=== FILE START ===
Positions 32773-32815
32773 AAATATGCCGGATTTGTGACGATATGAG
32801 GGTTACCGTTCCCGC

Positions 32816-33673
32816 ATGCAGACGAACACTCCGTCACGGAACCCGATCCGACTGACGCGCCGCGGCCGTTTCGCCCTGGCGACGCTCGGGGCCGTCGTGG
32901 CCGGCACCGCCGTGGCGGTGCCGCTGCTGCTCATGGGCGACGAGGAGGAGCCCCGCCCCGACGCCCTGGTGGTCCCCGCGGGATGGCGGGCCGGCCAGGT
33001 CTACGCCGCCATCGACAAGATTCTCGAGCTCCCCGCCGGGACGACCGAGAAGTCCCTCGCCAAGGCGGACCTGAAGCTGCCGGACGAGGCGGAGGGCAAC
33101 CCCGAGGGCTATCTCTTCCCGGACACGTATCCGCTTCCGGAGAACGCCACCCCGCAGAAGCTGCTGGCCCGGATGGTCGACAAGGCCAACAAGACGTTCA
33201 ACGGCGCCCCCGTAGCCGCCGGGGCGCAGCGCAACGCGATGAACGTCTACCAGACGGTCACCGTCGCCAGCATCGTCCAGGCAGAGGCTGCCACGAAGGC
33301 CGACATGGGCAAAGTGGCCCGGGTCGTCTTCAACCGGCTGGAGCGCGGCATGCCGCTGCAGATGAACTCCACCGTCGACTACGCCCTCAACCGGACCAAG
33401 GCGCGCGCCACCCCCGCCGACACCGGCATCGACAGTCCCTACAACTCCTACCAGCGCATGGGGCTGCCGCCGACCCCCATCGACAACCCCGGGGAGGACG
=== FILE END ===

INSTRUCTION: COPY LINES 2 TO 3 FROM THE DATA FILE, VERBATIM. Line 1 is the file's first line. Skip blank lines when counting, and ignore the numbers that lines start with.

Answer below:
32773 AAATATGCCGGATTTGTGACGATATGAG
32801 GGTTACCGTTCCCGC